Do you want your clients and prospects to love you? I think most of us self-employed professionals would. When your prospects love you, closing sales is easy. When your clients love you, they keep doing business with you, and refer others to do the same.
Yet the language often used for marketing and sales reveals perspectives that don’t have much to do with love. The path to closing sales is to “overcome objections” or “don’t take no for an answer.” You’re supposed to write “killer copy” to use for a “marketing blitz” or “promotional blasts” so you can “blow away” your “targets.” You should “hone your weapons” so you can “battle for market share,” “fight for sales,” and “smash the competition.” When you succeed, you are “killing it” or “crushing it.”
It seems that a considerable amount of marketing and sales advice to self-employed professionals is aimed at extroverts. “Go to networking events and meet new people,” the authorities say. “Speak in front of groups.” “Call people up and chat with them.”
If you are an introvert, these experts might as well be telling you to fly to the moon. What if you don’t enjoy public gatherings, dislike being the center of attention, and hate to call strangers on the phone? Can you still do well at personal marketing?
No doubt about it, it’s been a year…
As we approach year’s end, take a moment to reflect on how it started, and where you’re at now. Very likely it wasn’t business as usual, so what was it business AS?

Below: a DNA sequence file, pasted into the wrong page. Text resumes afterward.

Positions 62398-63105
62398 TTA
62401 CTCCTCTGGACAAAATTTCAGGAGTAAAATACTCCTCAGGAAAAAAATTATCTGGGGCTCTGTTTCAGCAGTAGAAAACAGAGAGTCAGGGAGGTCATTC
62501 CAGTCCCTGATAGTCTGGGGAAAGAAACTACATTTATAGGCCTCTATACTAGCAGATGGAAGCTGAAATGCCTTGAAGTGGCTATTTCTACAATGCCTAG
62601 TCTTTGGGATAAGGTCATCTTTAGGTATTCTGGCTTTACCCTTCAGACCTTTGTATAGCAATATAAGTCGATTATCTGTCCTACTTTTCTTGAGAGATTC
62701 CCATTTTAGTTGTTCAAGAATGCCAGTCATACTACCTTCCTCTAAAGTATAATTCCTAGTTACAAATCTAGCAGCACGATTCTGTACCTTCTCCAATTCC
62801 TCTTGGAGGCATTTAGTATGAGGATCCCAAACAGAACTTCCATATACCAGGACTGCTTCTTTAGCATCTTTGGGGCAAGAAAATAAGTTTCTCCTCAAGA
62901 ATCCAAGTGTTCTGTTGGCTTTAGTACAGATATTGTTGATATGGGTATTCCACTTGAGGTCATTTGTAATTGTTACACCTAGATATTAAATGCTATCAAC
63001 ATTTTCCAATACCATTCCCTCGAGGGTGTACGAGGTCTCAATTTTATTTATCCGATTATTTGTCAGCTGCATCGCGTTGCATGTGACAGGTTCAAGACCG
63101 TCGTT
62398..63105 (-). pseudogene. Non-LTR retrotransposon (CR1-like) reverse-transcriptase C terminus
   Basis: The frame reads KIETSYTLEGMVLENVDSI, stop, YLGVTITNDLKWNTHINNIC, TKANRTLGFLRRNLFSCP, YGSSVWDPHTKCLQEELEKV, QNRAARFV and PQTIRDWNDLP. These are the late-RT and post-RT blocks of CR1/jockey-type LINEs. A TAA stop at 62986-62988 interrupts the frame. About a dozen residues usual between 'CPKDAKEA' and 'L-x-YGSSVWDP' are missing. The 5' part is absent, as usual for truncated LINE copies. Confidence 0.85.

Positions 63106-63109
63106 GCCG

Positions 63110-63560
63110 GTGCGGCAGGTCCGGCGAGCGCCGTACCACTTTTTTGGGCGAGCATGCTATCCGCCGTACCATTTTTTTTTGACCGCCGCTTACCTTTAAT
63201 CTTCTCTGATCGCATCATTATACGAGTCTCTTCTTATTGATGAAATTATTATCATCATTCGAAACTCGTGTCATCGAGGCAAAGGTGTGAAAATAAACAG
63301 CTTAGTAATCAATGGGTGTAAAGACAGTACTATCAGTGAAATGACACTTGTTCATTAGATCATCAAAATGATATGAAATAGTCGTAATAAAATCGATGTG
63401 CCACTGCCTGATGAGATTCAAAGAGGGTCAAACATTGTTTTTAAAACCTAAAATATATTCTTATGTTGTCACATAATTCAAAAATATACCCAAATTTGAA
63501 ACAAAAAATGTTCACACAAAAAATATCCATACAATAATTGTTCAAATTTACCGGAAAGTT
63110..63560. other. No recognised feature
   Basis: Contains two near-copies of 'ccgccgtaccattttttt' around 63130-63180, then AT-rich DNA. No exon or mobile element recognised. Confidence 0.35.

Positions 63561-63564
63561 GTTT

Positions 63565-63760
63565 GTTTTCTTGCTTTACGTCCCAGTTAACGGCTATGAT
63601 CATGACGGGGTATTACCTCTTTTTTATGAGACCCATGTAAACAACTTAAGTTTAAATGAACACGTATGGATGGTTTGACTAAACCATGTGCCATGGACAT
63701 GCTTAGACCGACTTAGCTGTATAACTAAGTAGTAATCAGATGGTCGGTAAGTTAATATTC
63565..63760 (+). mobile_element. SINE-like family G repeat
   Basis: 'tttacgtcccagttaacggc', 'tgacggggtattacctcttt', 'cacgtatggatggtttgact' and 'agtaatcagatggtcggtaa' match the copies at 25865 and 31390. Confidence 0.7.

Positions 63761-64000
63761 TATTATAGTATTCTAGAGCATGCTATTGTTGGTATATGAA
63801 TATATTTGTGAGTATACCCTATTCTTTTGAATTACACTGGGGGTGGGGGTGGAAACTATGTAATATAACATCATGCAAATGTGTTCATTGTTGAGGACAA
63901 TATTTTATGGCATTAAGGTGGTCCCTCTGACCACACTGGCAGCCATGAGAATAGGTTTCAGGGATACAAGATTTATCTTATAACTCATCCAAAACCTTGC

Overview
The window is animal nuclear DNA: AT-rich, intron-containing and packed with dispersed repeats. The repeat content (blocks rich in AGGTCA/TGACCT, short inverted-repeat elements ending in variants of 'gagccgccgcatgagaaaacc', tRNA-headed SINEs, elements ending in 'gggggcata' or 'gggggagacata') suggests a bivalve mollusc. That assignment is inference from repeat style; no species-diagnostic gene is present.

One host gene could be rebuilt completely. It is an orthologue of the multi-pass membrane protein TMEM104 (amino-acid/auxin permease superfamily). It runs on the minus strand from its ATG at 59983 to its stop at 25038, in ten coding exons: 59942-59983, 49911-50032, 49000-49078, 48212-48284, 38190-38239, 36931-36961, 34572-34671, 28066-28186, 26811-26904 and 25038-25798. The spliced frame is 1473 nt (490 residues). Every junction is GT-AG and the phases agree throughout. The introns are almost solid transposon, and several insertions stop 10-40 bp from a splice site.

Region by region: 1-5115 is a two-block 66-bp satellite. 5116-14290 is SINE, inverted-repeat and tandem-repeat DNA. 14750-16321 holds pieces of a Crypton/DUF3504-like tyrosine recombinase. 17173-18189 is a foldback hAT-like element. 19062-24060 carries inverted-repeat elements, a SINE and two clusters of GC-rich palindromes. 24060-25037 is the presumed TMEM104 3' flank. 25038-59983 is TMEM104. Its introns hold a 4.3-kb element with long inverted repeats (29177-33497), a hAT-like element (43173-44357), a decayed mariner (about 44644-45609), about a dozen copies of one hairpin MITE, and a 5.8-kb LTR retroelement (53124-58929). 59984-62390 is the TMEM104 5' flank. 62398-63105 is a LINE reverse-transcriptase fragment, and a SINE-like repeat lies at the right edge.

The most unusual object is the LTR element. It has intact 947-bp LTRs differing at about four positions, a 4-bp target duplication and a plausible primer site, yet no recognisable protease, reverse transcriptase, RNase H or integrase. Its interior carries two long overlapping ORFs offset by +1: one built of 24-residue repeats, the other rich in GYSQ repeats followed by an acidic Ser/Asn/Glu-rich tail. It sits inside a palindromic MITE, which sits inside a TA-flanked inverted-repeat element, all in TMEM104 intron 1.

What’s new or different? What did you try? How did things go? How would you like to finish the year?
Even the best marketing doesn’t always pay off quickly. In the lag time between when you launch a marketing campaign for your business and when you start to see results from it, it’s easy to become discouraged. Especially when you work mostly solo, it can be a difficult task to keep yourself motivated about marketing when there isn’t an immediate payoff.
Once your marketing does begin to work, you may still encounter times when it’s hard to keep it going. You may become overloaded with client work and feel like there’s not enough time to market. Sometimes you may feel blue and begin to wonder if any of your efforts are worthwhile. Or it may just be that marketing isn’t your favorite thing to do.
In working with successful business owners, one of the traits I see come up often is that of being a leader. Some are natural leaders, comfortable with being in charge; others have reluctantly taken on the role. If you seem to have leadership in your bones, fantastic! However, if you find yourself more of a reluctant leader, you’ll want to develop your leadership skills so you can step more into the role.
Being a leader doesn’t necessarily mean being a take-charge, my-way-or-the-highway type of person. Being a leader means being willing to say the buck stops here and hold yourself, and those you work with, accountable.
The longer I do this work, the more I come to realize that we self-employed professionals can be our own worst enemies when it comes to getting clients. We know what we should be doing to market ourselves better, and then we don’t do it. Or we don’t know what’s the right thing to do, so we throw a dart and pick something randomly, or respond to the latest email we got, instead of considering our options and making a well-reasoned choice.